So Sherlock has changed. Where is the proof in the pudding, and how will it be presented to John Watson, a man who first tackled, then punched, then head-butted his best friend upon his return? Arguably the most important scene in the episode takes place in the explosives-ridden train car, when a tearful Sherlock on his knees begs John to forgive him because they are both about to be blown to smithereens. Of course, they aren’t blown to smithereens or even to smithers, because the show is called Sherlock and as endearing as Mrs. Hudson is, she would prove most ineffectual at solving crime. No, Sherlock turns out to have performed some sleight of hand, and just as we are convinced the end is near, Sherlock starts semi-hysterically laughing his highly improbable face off and informs John that it was all a prank, but he really did say the sweetest things, I didn’t know you cared, blah blah blah, you looked hilarious being so hardcore sincere, thank you and goodnight Vienna.
Frankly, none of the negation after the fact bothers me in the slightest. Because Sherlock Holmes has pulled this sort of puerile crap before, in the year 1910 if we go by publication (or 1897 in the Sherlockian chronology), in a marvelous case called “The Adventure of the Devil’s Foot”:
“Upon my word, Watson!” said Holmes at last with an unsteady voice, “I owe you both my thanks and an apology. It was an unjustifiable experiment even for one’s self, and doubly so for a friend. I am really very sorry.”
“You know,” I answered with some emotion, for I had never seen so much of Holmes’s heart before, “that it is my greatest joy and privilege to help you.”
He relapsed at once into the half-humorous, half-cynical vein which was his habitual attitude to those about him. “It would be superfluous to drive us mad, my dear Watson,” said he. “A candid observer would certainly declare that we were so already before we embarked upon so wild an experiment.”
We’re both cray-cray already! It was so cute that you just proclaimed your undying devotion to our friendship! Trollllollooooollloooollllooo, I can’t stop laughing, I nearly poisoned you to death and then got choked up about it! Have a fabulous day, BRB gotta get that deadly smoke out of our vacation cottage. YOLO! (Translation mine.)
In “The Empty Hearse,” the moment is diffused as surely as the bomb is diffused, and that is for many viewers an unfortunate circumstance. It is difficult to go from Martin Freeman’s absolutely devastating John Watson saying, “You were the best and wisest man I had ever known,” a line calculated to break every Sherlockian on a medieval rack, to Cumberbatch’s Sherlock merrily announcing “Killing me is so two years ago,” dropping the mic, and striding off the train.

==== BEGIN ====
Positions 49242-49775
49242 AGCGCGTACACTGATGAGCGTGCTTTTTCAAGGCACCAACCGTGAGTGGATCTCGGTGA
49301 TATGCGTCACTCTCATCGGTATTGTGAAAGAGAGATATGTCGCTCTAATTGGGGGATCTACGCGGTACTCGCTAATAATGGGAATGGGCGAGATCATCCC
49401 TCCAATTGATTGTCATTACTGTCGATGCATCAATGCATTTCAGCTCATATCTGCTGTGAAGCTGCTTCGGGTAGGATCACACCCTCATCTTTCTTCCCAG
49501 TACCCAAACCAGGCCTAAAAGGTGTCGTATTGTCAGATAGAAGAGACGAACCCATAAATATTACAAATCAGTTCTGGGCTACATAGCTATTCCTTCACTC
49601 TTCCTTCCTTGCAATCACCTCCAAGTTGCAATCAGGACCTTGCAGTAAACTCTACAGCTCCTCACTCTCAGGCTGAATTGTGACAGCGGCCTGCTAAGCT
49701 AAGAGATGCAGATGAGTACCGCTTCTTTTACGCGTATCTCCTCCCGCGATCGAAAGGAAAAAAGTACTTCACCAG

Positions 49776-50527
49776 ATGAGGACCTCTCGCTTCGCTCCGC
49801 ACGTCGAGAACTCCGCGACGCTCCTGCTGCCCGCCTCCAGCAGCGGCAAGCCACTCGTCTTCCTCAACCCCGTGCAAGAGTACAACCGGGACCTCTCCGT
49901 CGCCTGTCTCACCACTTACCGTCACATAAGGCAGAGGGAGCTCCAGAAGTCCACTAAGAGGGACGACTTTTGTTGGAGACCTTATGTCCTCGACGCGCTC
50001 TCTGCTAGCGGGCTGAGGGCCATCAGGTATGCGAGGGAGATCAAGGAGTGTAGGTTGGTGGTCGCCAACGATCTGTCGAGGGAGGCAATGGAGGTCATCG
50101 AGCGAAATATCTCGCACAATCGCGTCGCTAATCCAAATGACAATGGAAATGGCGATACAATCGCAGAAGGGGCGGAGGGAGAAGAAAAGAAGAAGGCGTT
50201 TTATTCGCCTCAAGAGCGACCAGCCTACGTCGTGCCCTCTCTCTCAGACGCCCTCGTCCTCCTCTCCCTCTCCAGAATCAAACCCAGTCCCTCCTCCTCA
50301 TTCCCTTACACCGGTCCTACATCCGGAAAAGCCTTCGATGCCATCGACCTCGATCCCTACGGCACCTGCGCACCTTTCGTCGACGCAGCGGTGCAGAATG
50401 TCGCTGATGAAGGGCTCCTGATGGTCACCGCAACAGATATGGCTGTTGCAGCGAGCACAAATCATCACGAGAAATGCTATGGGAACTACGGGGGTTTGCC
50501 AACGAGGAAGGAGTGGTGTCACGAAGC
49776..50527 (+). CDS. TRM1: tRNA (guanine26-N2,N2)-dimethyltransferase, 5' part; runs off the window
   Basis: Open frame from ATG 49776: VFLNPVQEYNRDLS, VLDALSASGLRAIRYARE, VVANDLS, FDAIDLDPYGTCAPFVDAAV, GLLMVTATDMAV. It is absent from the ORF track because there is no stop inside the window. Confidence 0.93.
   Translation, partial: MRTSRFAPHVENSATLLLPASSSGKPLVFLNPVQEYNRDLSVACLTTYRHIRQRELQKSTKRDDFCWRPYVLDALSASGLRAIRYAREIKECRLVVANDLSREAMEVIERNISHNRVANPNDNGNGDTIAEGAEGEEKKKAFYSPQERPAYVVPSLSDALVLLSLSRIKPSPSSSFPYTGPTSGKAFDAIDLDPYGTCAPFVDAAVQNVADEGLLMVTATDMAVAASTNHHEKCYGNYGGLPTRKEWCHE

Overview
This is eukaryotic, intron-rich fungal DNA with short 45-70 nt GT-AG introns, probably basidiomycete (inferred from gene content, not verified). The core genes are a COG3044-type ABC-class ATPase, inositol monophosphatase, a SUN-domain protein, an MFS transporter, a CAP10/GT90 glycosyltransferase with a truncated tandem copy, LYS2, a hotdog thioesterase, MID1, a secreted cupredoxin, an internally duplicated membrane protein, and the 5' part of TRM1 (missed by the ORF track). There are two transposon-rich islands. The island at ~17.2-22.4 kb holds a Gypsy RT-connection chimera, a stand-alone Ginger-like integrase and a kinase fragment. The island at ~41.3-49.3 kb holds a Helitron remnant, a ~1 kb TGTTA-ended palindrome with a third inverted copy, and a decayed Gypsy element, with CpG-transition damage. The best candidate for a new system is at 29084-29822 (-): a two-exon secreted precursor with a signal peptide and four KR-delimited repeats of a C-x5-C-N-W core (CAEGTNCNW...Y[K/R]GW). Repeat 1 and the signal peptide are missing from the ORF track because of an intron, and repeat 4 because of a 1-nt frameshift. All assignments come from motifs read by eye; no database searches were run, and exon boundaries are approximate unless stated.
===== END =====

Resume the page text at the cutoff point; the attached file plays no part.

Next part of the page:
But it’s a factor of British television and indeed British interaction that this sort of interaction can’t be played straight and then left to warm the cockles of our hearts. And I submit that they’d never have even approached this moment if mortality hadn’t reared its ugly head, and that Sherlock’s expression when being assured of his value as a man and a hero are absolutely genuine despite the fact the situation was contrived. If you’re of another opinion, I respect that entirely. If you’re of the opinion that the BBC’s Sherlock is crueler far than the Holmes of the canon, I absolutely respect that opinion too. But re-read “The Adventure of the Dying Detective” and then get back to me.
It will be very interesting to see what drama develops in subsequent episodes, not least because the newly repaired friendship between Sherlock and John is about to be subjected to a wedding and a new arch-villain in the form of Charles Augustus Magnussen (as played by Lars Mikkelsen). I will go so far as to hope that our newest antagonist will possess the uncannily effective storytelling traits of 1) motives and 2) lines of dialogue, which regrettably were not included in the Lord Moran package. But in any case, I applaud this production team for their obvious love of my favorite characters, and will wait with bated breath for Sunday, and “The Sign of Three.”